The risk, for everyone who wasn’t Doug Ford, was that if everyone coasts, he coasts to victory. Monday’s Abacus poll shows the Conservative vote is soft. But Liberals and NDP remain far behind — and far from settling a “progressive primary” among voters who don’t want Ford re-elected, the second- and third-place parties are getting closer in support. A trend that would tend to encourage a Conservative re-election.
Horwath, whose continued tenure as NDP leader after three consecutive defeats is surprising, was the same Horwath I’ve been checking in on throughout her 13 years on the job: serious, amiable, preoccupied mostly with social policy, and not great at defining either Ford’s weaknesses (she did keep referring to his “buddies” the developers) or her own strengths. She likes to tell long anecdotes about individual Ontarians who’ve been left out by government policy. I’ve seen her do it on the campaign trail. It can be very effective. In even a well-run debate, however, she didn’t have room to let her parables breathe.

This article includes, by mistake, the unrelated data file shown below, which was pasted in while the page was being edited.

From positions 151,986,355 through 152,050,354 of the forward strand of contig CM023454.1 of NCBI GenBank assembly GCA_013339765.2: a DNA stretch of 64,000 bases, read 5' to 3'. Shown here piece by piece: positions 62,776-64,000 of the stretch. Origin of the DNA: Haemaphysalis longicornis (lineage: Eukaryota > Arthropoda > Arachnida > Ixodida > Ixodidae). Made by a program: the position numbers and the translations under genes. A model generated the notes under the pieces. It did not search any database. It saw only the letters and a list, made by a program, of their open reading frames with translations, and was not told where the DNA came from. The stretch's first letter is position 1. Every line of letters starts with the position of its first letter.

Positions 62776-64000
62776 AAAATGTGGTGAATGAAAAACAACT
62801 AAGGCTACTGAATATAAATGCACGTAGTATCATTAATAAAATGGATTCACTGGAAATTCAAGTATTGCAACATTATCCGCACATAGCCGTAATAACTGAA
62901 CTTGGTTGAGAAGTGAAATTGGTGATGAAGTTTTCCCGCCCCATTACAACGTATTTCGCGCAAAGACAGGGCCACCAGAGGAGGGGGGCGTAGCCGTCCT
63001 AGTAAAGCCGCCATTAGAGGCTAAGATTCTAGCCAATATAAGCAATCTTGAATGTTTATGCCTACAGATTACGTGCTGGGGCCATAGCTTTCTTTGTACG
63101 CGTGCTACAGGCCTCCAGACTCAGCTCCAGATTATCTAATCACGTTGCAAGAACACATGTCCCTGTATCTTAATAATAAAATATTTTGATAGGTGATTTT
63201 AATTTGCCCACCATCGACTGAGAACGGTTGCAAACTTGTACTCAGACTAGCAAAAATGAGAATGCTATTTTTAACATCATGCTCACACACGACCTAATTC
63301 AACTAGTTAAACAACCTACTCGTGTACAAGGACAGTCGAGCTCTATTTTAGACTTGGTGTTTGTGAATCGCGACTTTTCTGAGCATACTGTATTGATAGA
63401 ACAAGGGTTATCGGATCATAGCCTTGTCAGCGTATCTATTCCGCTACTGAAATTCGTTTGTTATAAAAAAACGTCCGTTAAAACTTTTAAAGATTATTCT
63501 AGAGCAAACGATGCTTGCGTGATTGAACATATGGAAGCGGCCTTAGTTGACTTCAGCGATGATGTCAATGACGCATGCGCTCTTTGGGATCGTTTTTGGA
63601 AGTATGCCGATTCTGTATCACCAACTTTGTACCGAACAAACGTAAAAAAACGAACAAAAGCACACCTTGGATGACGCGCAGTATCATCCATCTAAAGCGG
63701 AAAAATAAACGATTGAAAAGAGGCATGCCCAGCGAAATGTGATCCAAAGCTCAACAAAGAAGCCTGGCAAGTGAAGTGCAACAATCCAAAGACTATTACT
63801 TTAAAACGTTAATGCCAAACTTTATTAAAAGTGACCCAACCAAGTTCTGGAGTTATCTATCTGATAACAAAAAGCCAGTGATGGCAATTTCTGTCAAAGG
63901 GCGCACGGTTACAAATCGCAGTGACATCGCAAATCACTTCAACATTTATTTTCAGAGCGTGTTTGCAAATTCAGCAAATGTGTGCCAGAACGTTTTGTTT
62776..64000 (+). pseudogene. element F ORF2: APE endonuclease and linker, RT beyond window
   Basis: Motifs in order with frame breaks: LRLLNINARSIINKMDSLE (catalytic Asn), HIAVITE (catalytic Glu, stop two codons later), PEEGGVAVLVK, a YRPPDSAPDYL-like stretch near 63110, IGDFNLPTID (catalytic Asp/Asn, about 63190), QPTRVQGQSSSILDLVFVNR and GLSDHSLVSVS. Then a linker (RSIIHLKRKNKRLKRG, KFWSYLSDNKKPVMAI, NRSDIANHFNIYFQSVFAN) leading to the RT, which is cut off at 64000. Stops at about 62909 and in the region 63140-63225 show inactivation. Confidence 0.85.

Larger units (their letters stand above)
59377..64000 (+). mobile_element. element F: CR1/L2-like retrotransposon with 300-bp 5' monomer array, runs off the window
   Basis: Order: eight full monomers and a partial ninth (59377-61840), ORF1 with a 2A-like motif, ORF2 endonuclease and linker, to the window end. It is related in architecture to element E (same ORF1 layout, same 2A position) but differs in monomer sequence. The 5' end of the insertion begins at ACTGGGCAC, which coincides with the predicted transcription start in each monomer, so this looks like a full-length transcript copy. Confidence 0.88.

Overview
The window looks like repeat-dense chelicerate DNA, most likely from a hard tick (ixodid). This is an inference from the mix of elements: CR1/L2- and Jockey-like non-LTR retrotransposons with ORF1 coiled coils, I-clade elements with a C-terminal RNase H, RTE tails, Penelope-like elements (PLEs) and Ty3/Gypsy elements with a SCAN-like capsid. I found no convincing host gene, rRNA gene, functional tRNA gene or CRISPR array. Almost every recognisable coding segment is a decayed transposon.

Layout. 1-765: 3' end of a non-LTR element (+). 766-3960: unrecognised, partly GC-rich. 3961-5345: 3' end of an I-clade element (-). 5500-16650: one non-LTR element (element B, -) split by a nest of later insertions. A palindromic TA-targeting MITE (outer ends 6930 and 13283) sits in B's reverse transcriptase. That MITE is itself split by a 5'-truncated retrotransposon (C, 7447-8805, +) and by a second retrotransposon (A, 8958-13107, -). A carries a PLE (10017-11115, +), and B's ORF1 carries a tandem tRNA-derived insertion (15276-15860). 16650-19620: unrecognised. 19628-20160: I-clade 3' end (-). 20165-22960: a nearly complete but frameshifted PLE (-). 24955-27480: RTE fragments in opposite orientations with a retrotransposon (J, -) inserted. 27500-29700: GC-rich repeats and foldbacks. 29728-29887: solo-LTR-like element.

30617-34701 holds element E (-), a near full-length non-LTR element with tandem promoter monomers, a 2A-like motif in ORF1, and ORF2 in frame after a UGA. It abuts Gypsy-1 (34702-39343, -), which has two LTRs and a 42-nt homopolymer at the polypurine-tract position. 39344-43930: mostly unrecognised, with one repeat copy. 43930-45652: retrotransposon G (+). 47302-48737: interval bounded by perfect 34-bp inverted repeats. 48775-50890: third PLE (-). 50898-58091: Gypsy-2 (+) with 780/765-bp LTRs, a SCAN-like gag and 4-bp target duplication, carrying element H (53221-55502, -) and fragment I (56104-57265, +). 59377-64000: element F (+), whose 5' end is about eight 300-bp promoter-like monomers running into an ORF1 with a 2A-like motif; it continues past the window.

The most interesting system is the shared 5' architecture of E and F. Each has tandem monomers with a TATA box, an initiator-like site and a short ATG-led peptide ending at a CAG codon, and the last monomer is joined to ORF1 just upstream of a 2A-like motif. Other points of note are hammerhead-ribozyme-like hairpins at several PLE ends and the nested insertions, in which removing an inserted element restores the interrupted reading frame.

Del Duca got his message on his own policies out cleanly, probably drove a lot of eyeballs to his party’s website by repeating its URL a bunch of times, and mostly kept his calm. Near the end, though, he seemed to realize he was running out of chances to punch through, so he decided to do a little punching. “Your record on public education, Mr. Ford, is an embarrassment,” he said. “And you ought to be ashamed of yourself.” He carried on in this vein, and by the end of that old-fashioned streak, he had worked his way around to hammering Ford on healthcare, not education. I think it was a slip. I think the tone — Liberal daddy is very cross — mattered more to Del Duca at that moment than the content.